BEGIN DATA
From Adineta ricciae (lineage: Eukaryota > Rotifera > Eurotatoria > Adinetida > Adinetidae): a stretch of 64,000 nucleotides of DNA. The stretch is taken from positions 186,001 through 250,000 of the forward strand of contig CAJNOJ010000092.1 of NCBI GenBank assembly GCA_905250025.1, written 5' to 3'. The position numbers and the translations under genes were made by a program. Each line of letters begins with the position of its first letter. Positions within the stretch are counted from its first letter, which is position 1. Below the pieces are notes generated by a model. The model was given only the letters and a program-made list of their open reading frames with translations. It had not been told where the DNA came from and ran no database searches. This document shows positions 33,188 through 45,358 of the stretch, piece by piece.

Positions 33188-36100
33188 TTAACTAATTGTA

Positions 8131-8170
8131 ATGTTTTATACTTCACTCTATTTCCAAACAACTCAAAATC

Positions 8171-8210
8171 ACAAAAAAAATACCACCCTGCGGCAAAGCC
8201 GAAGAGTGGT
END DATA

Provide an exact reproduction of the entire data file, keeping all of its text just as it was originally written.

From Adineta ricciae (lineage: Eukaryota > Rotifera > Eurotatoria > Adinetida > Adinetidae): a stretch of 64,000 nucleotides of DNA. The stretch is taken from positions 186,001 through 250,000 of the forward strand of contig CAJNOJ010000092.1 of NCBI GenBank assembly GCA_905250025.1, written 5' to 3'. The position numbers and the translations under genes were made by a program. Each line of letters begins with the position of its first letter. Positions within the stretch are counted from its first letter, which is position 1. Below the pieces are notes generated by a model. The model was given only the letters and a program-made list of their open reading frames with translations. It had not been told where the DNA came from and ran no database searches. This document shows positions 33,188 through 45,358 of the stretch, piece by piece.

Positions 33188-36100
33188 TTAACTAATTGTA

Positions 8131-8170
8131 ATGTTTTATACTTCACTCTATTTCCAAACAACTCAAAATC

Positions 8171-8210
8171 ACAAAAAAAATACCACCCTGCGGCAAAGCC
8201 GAAGAGTGGT